Although state and local law enforcement agencies are only required to meet federal information security and data storage requirements when brought into a federal investigation, they share the same risk of their criminal investigations being jeopardized by mishandled information. To address these concerns, most local jurisdictions have implemented their own information security requirements comparable to those required by their federal counterparts. Examples of state and local information security restrictions include requiring contractors to store department data on a separate dedicated server, using only encrypted computer equipment, and conducting random spot checks of equipment and facilities that house sensitive investigative information.

Agencies should not avoid the issue of addressing information security simply based on the assumption that a large financial budget is required to achieve complete information assurance. While it is true that data protection solutions are not cheap, an even more important first step is to establish an effective information security education program, provided to all employees regardless of their position or status. Once all officers, employees, volunteers, and contractors understand the agency leadership’s commitment to an information security program and know the rules for standard protection practices, an agency can significantly decrease the chance that sensitive investigation case information will be lost or mishandled.


Ensuring Your Agency Is in Compliance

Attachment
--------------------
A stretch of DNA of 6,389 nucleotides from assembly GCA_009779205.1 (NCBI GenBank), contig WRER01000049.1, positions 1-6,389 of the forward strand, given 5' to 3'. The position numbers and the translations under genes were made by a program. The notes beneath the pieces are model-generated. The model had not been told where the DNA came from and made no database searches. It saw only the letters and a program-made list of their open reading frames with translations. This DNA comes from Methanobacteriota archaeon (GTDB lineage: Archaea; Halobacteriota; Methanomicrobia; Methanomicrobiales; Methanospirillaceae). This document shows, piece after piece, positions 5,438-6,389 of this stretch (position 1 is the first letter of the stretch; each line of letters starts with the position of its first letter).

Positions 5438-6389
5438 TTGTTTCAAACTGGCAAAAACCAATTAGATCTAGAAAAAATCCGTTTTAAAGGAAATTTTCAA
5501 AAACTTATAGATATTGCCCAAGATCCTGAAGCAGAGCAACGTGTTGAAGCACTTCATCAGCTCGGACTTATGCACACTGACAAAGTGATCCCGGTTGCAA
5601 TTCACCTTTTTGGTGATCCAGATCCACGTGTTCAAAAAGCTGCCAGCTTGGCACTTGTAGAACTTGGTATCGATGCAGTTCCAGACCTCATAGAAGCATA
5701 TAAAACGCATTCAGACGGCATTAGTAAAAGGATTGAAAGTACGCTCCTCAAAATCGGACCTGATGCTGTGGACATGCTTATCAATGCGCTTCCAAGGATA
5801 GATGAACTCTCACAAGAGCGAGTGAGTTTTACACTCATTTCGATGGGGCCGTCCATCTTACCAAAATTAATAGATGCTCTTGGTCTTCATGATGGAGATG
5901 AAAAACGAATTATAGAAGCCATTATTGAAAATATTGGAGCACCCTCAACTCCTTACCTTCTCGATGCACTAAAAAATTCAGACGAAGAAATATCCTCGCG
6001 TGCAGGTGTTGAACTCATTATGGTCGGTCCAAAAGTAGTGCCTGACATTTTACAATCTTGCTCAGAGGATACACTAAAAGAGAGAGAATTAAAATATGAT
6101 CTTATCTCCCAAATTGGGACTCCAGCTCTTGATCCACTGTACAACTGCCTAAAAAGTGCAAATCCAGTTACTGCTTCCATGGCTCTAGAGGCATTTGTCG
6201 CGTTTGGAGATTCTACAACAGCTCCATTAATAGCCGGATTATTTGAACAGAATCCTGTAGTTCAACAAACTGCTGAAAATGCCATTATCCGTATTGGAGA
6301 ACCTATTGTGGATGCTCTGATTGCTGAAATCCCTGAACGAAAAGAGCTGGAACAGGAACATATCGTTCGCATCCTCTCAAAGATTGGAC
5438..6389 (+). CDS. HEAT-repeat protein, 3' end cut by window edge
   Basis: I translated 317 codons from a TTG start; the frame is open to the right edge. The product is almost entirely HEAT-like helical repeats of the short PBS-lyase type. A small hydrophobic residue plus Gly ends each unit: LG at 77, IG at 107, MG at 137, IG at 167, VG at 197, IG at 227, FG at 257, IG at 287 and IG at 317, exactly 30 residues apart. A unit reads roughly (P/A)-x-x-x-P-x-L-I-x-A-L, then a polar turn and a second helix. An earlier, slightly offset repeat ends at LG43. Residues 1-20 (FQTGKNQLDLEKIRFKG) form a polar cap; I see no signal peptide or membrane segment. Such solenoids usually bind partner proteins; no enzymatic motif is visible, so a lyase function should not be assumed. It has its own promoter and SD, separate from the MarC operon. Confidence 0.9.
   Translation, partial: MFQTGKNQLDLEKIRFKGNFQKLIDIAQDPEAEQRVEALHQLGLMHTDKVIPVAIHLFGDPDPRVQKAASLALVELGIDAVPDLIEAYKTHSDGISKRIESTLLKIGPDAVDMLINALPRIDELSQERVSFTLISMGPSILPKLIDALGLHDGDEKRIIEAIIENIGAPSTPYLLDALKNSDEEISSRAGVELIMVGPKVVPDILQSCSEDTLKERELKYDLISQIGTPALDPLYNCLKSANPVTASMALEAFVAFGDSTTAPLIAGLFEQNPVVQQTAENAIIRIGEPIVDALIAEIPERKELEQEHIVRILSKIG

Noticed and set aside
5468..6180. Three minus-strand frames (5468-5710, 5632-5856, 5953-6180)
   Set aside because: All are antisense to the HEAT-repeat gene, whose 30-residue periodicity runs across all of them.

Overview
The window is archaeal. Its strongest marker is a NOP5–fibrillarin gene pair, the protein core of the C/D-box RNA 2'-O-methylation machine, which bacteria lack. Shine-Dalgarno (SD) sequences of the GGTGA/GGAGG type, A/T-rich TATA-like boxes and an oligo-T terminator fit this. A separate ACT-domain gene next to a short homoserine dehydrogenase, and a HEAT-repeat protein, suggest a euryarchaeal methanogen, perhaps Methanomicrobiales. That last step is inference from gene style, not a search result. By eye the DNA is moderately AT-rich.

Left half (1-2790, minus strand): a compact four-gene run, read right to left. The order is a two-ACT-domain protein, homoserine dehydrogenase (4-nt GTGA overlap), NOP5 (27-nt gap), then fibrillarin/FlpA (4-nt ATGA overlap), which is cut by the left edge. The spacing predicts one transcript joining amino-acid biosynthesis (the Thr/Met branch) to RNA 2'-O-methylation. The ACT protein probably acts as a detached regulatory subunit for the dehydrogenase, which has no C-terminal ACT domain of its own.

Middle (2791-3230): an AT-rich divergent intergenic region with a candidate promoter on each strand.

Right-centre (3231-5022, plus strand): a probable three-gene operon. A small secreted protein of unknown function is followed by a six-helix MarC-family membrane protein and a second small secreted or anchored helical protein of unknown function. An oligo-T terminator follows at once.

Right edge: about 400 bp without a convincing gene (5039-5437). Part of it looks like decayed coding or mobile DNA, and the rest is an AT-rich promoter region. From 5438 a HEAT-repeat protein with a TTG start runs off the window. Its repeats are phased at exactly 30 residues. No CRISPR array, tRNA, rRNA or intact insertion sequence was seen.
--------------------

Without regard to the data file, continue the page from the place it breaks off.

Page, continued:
All law enforcement agencies involved in federal investigations need to ask how their agencies use, access, and transmit government data to ensure that those practices comply with OMB 06-16’s encryption mandate and security best practices as outlined in the Federal Information Security Management Act.5 For state and local agencies, that should include, at the minimum, a proactive approach of studying how officers transport sensitive investigative case information outside of department facilities and how those data are shared with contract vendors, such as transcription services.

The federal and local information that is being exposed through noncompliance, although unclassified, is sensitive enough that it could cause serious harm if passed into or obtained by the wrong hands. For the law enforcement community, ensuring the hard-won evidence and testimonies are going to be protected all the way to court is essential. ■


Notes:

1U.S. District Courts, “Judicial Caseload Profile,” 2008, http://www.uscourts.gov/cgi-bin/cmsd2008.pl (accessed October 21, 2009).
2Clay Johnson III, “Protection of Sensitive Agency Information,” Memorandum 06-16, (President’s Office of Management and Budget, 2006), http://www.whitehouse.gov/OMB/memoranda/fy2006/m06-16.pdf (accessed October 21, 2009).
3Robert Ellis Smith, “Laptop Hall of Shame,” Forbes.com, September 7, 2006, http://www.forbes.com/2006/09/06/laptops-hall-of-shame-cx_res_0907laptops.html (accessed October 21, 2009).
4Information Technology Laboratory, National Institute of Standards and Technology, Security Requirements for Cryptographic Modules, Federal Information Processing Standards (FIPS) Publication 140-2, May 25, 2001, http://csrc.nist.gov/publications/fips/fips140-2/fips1402.pdf (accessed October 21, 2009).
5Federal Information Security Management Act of 2002, HR 2458, http://csrc.nist.gov/drivers/documents/FISMA-final.pdf (accessed October 21, 2009).

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From The Police Chief, vol. LXXVI, no. 11, November 2009. Copyright held by the International Association of Chiefs of Police, 515 North Washington Street, Alexandria, VA 22314 USA.